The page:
Blaine led Twin Cities suburbs in population growth in the past two years, gaining 3,013 residents to break the 60,000 mark.
The fourth-ring, developing suburb bucked a recent trend of more people choosing to live in the two central cities or in closer-in, developed suburbs.
Only Minneapolis, which added 9,430 residents, and St. Paul, which added 4,202, gained more residents than Blaine from 2010 to 2012, said a recent report from the Metropolitan Council.
Fully developed cities, including the two core cities and Bloomington, accounted for 58 percent of population growth in the two-year period, said Todd Graham, a Met Council demographer. Bloomington added 2,739 residents, just behind Blaine.
Blaine’s growth, not without some friction, is based on several factors. One is location: The Anoka County city is only 25 minutes from downtown Minneapolis and St. Paul. Another is having a large inventory of platted lots available for a variety of home styles, said Community Development Director Bryan Schafer.
He noted that permits issued for new housing have been growing every year since they drooped to 283 in 2009, the lowest in 15 years. The peak was 1,089 permits in 2004.
Last year, 399 permits were issued, and Schafer expects another 400 this year — mostly for single-family homes ranging from the upper-$200,000 prices to more than $500,000.
He said that a senior housing project has been approved and that construction may start on it next year. The city also has four mobile home parks.
Schafer expects the additional homes to “bring another wave of retail.” A new Wal-Mart opened in August on Hwy. 65.
Amenities and diversity are also growth factors.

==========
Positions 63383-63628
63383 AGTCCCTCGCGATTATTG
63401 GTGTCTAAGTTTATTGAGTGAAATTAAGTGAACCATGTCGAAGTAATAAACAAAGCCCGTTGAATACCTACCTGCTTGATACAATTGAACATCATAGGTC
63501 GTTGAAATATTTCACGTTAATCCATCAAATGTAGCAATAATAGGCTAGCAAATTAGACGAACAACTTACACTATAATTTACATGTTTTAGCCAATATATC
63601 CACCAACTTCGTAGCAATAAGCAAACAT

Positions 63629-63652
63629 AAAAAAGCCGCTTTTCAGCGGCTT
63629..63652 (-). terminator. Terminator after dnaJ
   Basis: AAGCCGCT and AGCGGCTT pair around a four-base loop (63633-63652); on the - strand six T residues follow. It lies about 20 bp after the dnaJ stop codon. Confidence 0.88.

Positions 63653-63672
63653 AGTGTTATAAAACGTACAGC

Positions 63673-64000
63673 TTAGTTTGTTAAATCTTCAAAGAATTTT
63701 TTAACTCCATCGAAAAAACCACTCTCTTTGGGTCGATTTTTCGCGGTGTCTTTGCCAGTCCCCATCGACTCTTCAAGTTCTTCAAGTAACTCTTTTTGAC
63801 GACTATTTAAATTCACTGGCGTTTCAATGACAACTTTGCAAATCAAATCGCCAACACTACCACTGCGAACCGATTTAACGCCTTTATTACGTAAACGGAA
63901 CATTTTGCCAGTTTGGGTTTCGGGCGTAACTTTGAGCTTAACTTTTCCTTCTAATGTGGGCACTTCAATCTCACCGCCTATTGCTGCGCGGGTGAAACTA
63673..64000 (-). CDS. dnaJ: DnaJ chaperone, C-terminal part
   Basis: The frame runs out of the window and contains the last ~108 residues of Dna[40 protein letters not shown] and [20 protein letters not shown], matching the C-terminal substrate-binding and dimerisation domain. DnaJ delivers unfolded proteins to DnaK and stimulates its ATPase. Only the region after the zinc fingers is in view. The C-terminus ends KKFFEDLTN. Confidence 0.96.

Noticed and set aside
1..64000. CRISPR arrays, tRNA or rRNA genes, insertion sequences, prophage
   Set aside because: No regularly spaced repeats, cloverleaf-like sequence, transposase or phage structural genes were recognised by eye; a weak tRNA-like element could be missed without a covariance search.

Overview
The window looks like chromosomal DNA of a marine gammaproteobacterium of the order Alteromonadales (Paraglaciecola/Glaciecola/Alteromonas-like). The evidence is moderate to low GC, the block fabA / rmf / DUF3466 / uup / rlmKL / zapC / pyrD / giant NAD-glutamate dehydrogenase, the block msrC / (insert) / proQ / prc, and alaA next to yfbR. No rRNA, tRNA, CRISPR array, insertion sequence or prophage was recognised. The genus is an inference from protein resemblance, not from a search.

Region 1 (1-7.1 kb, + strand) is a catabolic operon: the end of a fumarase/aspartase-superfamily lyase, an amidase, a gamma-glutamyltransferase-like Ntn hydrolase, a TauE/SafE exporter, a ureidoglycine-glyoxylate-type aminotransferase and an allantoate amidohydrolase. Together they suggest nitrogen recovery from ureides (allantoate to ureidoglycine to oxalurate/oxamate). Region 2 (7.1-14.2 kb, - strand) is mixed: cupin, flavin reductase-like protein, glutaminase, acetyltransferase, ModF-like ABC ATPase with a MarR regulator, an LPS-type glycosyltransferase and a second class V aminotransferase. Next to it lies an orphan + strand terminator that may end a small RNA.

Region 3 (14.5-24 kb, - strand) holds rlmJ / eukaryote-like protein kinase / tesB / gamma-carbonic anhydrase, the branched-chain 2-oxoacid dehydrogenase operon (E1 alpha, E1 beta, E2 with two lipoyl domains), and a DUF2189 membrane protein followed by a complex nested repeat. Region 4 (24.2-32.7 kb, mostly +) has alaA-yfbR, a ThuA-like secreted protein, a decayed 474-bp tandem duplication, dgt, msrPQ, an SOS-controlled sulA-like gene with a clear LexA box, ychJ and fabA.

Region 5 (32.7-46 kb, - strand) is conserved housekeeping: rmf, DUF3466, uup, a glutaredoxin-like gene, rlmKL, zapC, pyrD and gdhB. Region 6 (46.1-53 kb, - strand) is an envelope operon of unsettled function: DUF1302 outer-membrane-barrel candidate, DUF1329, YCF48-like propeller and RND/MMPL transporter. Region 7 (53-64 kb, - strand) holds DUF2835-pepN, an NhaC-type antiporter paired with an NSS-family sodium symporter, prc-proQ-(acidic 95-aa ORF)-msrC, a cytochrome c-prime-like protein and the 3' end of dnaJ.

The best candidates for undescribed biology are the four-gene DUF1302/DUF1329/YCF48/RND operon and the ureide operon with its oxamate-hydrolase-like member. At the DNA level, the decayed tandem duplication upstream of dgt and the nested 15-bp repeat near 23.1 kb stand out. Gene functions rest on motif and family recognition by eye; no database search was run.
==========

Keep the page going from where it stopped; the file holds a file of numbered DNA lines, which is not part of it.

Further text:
“People look at parks, shopping and amenities, and we stack up pretty well,” Schafer said. The city has several subdivisions built around man-made lakes, a TPC Twin Cities golf course designed by Arnold Palmer and the National Sports Center, which boasts 52 athletic fields, eight ice hockey sheets, an all-wood cycling velodrome and more.
“I like to think that we do things right here. We’ve got a lot of parks, good schools and 65 miles of bike trails. It’s just become a nice place to live,” said Mayor Tom Ryan, a City Council member for 28 years.
Immigrants also have contributed to Blaine’s population growth. U.S. Census surveys estimated Blaine had about 9 percent foreign-born residents in 2011. The city includes Croatians, a Somali community and other groups, Ryan said.
Blaine will have its fourth annual ethnic festival this fall. Ryan said some immigrants wear native costumes, do skits and dances and bring ethnic foods to the festival. It also attracts ethnic restaurant vendors from the north metro area.
Demographer Graham said that because housing starts were at historic lows from 2007 to 2012, it’s not clear whether developing cities will resume leading population growth in the seven-county area, as they did from 2005 to 2010. In the past two years, while fully developed cities were accounting for 58 percent of the Twin Cities’ population growth, developing suburbs accounted for 38 percent and rural communities 4 percent.
The Met Council defines fully developed cities as those having 85 percent or more of their land developed. Developing cities are those having less than that and having sewer and other urban services available or expected soon.
Graham said in a Met Council news release this summer that housing market research in the Twin Cities and elsewhere shows “greater interest in both urban living and rental housing. … Some of this may be due to lingering economic concerns and home buyers’ cautiousness. But longer-term, there is a real shift in residential preferences. Both baby boomers and newly independent millennials are placing greater value on central locations and urban amenities.”
Recent residential development in Minneapolis supports the housing preference shift. The city, with a population of 392,000, led the state in new housing additions from 2010 to 2012.